An interview with Vinod Kapri at the Second Haldwani Film Festival by Suchitra Awasthi
“I was quite satisfied with my career as a journalist, but Journalism somehow did not satiate my hunger for creativity. I have always been a person who has yearned for creativity”
Suchitra Awasthi: I would like to begin by asking you about your early life and your career as a journalist?
Vinod Kapri: As my father was in the Indian Army and was posted at various places across the country, I completed my education at various Kendriya Vidyalayas in states like Andhra Pradesh, Jammu and Kashmir, West Bengal and Uttar Pradesh.
I began my career as a journalist by working for the Hindi daily Dainik Jagaran. It was a brief stint with Dainit Jagaran as I was there for just three months. Thereafter, for two and a half years I worked for Amar Ujala. Zee News, the channel I worked for nine long years, was responsible in establishing me as a media journalist in many ways. After leaving Zee News, I worked with Star News and during the last leg of my career as a journalist, I headed the India TV news channel.
Suchitra Awasthi: Which were the most challenging stories covered by you over the course of your 23 long career as a journalist?
Vinod Kapri: All the stories that I covered were challenging in their own way. But the most challenging ones for me were the 13 December 2001 Parliament attack and the 26/11 Mumbai attack ones.
As a journalist I also ventured into documentary film making. I made documentaries on His Holiness the Dalai Lama, the Aghori sadhus of Haridwar, the Doms of Benaras, Homosexuals, Euthanasia, to name a few, which were equally exciting and I really learned a lot during the making of these documentaries.
Suchitra Awasthi: After such a lucrative career in Journalism, what made you venture into the world of films?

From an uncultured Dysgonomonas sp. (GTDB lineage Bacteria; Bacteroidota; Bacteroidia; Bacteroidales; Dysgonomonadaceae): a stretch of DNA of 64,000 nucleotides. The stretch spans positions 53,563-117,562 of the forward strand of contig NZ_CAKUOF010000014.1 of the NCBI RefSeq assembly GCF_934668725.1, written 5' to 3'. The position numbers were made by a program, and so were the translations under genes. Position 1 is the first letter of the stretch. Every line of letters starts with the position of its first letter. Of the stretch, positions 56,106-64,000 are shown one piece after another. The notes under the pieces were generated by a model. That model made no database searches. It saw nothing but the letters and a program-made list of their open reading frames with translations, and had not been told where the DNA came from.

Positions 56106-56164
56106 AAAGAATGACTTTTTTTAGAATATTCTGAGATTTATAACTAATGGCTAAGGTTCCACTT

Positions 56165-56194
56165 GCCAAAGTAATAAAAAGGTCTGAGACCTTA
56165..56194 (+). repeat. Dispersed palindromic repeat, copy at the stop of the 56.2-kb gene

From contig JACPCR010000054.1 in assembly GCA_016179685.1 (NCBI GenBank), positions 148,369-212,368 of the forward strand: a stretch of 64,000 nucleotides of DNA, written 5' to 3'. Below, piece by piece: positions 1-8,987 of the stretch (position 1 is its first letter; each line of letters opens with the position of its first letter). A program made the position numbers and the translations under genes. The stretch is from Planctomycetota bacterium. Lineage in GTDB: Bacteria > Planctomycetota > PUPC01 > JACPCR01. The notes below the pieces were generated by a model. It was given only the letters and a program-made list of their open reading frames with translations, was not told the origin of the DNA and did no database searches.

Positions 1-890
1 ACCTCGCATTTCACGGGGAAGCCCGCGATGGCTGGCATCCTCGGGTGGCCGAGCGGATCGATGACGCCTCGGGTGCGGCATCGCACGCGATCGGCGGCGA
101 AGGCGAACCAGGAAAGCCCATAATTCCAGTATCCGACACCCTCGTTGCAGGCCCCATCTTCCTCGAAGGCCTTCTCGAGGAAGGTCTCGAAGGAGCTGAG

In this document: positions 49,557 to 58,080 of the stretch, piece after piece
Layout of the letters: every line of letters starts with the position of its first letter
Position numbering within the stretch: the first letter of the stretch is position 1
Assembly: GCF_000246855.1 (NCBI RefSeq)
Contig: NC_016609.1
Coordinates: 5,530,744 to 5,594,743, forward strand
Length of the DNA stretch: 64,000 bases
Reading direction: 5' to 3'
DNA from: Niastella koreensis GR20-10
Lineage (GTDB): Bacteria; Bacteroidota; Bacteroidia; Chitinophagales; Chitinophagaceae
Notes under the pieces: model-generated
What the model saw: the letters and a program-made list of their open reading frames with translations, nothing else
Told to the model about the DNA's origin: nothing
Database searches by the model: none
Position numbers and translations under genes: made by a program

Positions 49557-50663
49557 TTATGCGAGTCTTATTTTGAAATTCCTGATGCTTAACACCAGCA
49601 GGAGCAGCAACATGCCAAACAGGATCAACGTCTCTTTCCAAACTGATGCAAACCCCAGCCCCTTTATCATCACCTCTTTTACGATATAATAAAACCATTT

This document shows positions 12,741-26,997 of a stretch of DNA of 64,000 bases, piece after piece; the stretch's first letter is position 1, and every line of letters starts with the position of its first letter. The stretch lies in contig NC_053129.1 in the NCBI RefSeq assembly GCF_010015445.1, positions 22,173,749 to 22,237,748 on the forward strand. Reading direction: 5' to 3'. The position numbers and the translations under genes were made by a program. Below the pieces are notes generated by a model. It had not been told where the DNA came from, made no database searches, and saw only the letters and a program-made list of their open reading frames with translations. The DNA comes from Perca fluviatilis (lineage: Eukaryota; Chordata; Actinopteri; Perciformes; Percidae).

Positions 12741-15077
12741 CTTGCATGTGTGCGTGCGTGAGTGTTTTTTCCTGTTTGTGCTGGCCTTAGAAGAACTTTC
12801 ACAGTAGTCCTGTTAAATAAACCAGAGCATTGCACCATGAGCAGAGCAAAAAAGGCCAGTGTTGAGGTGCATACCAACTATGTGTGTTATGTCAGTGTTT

Vinod Kapri: Although I was quite satisfied with my career as a journalist, but Journalism somehow did not satiate my hunger for creativity. I have always been a person who has yearned for creativity. As a school going boy I created stories of my own. I also got published in magazines and dailies back then too. My first story was published in Amar Ujala when I was in standard eleven. However, Journalism mainly confined me to fact based stories which impeded my creativity in a way. Hence, I started contemplating on making films. Besides this, through films you contribute in a lasting way. Journalism based stories are transient, they fade into oblivion as soon as the issue stales away. However, the movies that you make stay with you for a lifetime and people remember you through them long after you have gone.
Suchitra Awasthi: How do you choose topics for your films?
Vinod Kapri: You see, if you have worked as a journalist for twenty three odd years, there is no dearth of topics for you. As a journalist you deal with the real world where facts and truth counts. This thing has stayed with me as a film maker also. I have a strong urge to make films on issues that matter. Social issues, I feel, should be taken up by film makers to drive home profound messages to society, which I do through the medium of my films. The first thing I contemplate on before making a film is the reason behind the making a film. This acts as my first filter. If the film has a message to convey, I go ahead with it.
Suchitra Awasthi: As a journalist you broke new grounds when you launched Laxmi Saa, an acid attack survivor as an anchor for a TV show. Thereafter, you launched Kamal Prajapati, a visually impaired youth as a TV host. What inspires you for such innovative projects?
Vinod Kapri: Well, I always believe in challenging myself. My life has all been about pushing myself to my limits and discovering new horizons. I experimented with Laxmi and Kamal when people in the television industry were auditioning for attractive faces for their television programmes. My experiment was successful as I garnered full support from public. It was also quite an opportunity for differentially abled people like Laxmi and Kamal. Furthermore, these experiments also drove people towards accepting some civic responsibility.
Suchitra Awasthi: Could you shed some light on your journey as a film-maker?